A list of current products on the market were looked at and compared, on a chart using the needs analysis.
In the products listed none focused on both needs of emotional support and physical exercise thoroughly.
The initial idea started with a robot that could help with therapy to sort out problems, as well as a personal trainer to help the user stay disciplined and exercise consistently.
The concept then evolved into an interactive desk with a virtual therapist and a simple exercise seat. From here a smart chair and a smart desk were designed, which then evolved into the final product.
Once the concept was chosen, it was then refined and further fleshed out.
1:1 ERGONOMIC MEASUREMENTS
An ergonomic study was done to find out dimensions and part placement. The design uses different movements using arms, hands and legs for exercising. This creates several problems around where parts should be placed. Certain features were moved to avoid blocking the user from carrying out certain exercises. Weights are also heavy, which creates more issues regarding placement and balance.
The 1:1 ergonomic study helped discover several problems that would come from the initial design.
major findings were:
Middle backrest should be 10” in width to allow for cable row and bench press
Not enough space for flip out armrest. Bench press sliders need more space. Armrests can instead come out from bottom.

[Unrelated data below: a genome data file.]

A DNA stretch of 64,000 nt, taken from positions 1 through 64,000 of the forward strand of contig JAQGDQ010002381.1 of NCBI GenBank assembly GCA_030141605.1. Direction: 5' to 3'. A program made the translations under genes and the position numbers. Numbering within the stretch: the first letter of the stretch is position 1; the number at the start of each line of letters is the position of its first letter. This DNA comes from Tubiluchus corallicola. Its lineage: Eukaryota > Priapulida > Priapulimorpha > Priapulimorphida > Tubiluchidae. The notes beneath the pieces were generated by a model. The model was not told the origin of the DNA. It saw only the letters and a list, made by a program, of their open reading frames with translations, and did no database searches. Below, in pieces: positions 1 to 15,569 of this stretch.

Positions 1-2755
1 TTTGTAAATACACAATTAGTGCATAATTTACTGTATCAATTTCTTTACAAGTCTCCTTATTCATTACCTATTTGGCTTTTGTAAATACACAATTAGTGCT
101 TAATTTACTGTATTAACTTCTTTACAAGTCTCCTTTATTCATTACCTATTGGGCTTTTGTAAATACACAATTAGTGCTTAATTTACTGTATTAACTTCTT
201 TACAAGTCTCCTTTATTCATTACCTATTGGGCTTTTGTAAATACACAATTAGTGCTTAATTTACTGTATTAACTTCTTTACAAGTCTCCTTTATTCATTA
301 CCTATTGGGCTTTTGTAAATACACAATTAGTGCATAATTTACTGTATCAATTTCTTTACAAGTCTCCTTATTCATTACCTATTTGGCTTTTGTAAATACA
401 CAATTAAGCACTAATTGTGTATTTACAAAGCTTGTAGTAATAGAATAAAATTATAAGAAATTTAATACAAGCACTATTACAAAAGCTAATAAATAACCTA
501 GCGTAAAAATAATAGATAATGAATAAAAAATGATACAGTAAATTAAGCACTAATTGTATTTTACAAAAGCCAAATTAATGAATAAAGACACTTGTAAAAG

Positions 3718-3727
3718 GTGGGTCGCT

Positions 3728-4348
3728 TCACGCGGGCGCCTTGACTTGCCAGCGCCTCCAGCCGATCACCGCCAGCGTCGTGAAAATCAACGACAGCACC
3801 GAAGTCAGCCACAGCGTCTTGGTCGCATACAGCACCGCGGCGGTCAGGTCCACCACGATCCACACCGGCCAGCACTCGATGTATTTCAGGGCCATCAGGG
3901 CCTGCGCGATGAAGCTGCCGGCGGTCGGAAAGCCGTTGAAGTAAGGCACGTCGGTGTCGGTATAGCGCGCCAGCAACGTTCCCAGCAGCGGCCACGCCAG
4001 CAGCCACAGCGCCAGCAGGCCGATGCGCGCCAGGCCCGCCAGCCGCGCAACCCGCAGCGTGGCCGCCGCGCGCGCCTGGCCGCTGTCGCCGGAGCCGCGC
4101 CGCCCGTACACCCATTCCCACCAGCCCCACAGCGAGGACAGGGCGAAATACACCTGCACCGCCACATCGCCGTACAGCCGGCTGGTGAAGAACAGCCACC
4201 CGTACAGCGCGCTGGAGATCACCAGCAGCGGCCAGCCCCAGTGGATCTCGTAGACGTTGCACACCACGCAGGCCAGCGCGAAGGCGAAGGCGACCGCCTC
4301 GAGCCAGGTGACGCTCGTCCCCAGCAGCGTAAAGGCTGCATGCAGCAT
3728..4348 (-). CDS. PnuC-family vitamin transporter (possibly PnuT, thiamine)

Needs support under feet to allow user to rest their weight on it.
Back support needs to be narrower to allow for arms to pull back
The ergonomic issues were resolved, and the dimensions were used in the new design below.
Now that the workability of the chair was finalized, the new goal was to focus on the aesthetics. The aim was to make the chair more futuristic, rounder/friendlier, and less rudimentary.
Once the design and measurements were finalized it was drawn on Solidworks to the specific measurements.
FULL BODY HUMAN INTERACTION
Salus meets the design criteria by interacting with more than three major external body part areas. By helping the user exercise, Salus utilizes the users’ arms, back, chest and legs. Salus allows the user to work out their entire body all from the comfort of their own smart chair.
THERAPEUTIC PRESSURE TO RELIEVE ANXIETY
Salus applies pressure to the body which has been proven to relieve anxiety (ex. weighted blankets) and boost serotonin levels.
The lumbar support and neck support design incorporate smart technology similar to massage chairs. 6 rubber therapy balls are located behind a stretchable neoprene fabric, and pushed forward to morph into the shape of the user’s spine. The shape can be adjusted, which allows for the backseat to be flat for bench-press and other exercises.
Throughout the research it was discovered that journaling and “getting it out there” helps against excessive rumination. Salus can connect the user to an online therapist, and record the users voice if needed. This allows the user to vent out his'/her problems and can also act as a recorded journal for when a therapist is not available. Through an app the information is stored and can be sent to the therapist.